Yes, there is an “I” in team

By Scot Herrick | Cube Rules Commentary

Oct 15

One of the more mystifying sayings out there is that there is no “I” in “Team.” I get it — everyone should contribute and no one should stand out on a team.

But the hard reality is that teams are made up of individuals. Individual contributions, added together, create the accomplishments of the team. To say there is no “I” in “Team” is disingenuous and gives cover to individuals who hide behind the team for not doing the work.

Here’s where individuals need to step up on teams:

Individuals need to do their work on time and with quality

We’ve all seen those individuals on teams who are always late with their deliverables and provide poor quality work. The effect on a team is that others need to cover for this individual — taking them away from getting their own work done with quality.

Reliability about delivering your tasks so that the team can count on you is the very first critical job skill you bring to a team.

When your team is covering for individuals, the overall level of accomplishment goes down.

Individuals need to specialize on their team

Sports teams break their teams into individual positions. Sure, it’s a team, but there are specific roles on the team that individuals fill.

Business is no different. Even very similar job skilled teams (such as an escalated support group handling hardware issues) have specialist needs within the group. One person is the go-to person about a particular subject, while another is the go-to person on a different subject.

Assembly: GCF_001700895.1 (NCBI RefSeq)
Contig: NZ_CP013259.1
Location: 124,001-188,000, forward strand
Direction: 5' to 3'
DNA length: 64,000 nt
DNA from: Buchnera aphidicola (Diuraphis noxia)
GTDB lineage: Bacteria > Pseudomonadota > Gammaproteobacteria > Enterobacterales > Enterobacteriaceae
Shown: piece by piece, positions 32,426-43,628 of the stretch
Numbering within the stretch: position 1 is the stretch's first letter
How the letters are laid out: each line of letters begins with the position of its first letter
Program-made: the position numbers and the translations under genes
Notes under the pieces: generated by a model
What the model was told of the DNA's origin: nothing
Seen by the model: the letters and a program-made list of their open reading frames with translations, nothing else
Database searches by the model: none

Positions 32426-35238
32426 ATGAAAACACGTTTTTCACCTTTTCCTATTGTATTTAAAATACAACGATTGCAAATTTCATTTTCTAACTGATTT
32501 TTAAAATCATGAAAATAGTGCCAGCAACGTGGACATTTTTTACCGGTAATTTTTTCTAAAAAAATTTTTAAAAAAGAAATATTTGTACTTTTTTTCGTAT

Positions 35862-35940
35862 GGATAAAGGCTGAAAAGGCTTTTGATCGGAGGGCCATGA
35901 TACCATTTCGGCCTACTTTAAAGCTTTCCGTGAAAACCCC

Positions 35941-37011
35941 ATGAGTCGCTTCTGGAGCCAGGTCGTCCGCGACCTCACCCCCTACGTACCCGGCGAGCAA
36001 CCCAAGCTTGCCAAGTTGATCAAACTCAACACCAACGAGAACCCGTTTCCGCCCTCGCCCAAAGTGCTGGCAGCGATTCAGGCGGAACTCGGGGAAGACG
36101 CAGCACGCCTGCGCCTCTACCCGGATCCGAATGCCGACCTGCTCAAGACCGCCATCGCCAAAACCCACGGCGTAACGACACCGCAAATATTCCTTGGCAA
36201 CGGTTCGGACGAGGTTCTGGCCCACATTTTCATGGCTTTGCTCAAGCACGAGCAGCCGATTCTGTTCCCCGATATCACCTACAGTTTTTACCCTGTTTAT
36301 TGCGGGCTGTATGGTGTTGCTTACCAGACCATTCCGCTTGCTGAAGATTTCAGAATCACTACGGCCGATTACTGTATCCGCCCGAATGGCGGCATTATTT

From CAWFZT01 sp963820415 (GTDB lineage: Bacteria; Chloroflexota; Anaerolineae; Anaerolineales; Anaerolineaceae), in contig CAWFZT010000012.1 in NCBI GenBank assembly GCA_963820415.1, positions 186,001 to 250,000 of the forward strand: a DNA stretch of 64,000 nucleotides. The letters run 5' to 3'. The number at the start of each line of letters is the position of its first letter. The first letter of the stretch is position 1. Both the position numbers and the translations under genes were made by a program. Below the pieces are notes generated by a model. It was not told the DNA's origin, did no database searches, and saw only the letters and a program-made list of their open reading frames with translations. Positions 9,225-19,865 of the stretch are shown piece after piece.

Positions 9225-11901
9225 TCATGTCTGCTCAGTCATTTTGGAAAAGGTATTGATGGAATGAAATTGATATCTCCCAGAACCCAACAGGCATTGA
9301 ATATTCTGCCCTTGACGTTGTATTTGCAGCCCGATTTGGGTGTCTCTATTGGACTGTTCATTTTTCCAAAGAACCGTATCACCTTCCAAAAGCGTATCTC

Teams are better when individuals specialize on their team because the overall expertise of the team goes up and is capable of handling larger and more diverse problems.

Individuals need to attack group-think to get to the best solutions

Teams can get locked into a particular point of view simply because they are a team. This is dangerous territory over the long-term because business changes. Opportunities change. Challenges are different as you go through time.

Challenging the status quo or prospective solutions to problems is needed by every individual on the team. The goal is to have constructive conflict to get to the best solution. You don’t do that as an individual by just going along; you need to make your case, defend it, and then get fully behind the team solution.

Teams can break down, of course, when they are made up of all strong individuals not seeing the team goals or acting in the best interest of the team. In my experience, this type of team is rare.

Far more common are the apathetic individuals on teams that don’t deliver their work, don’t specialize to improve their skills with their team, and sit idly by while knowing the suggested solution to something is a complete disaster.

Individuals count. Even when there is no “I” in “team.”

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About the Author

Scot Herrick is the author of “I’ve Landed My Dream Job–Now What???” and owner of Cube Rules, LLC. Scot has a long history of management and individual contribution in multiple Fortune 100 corporations.

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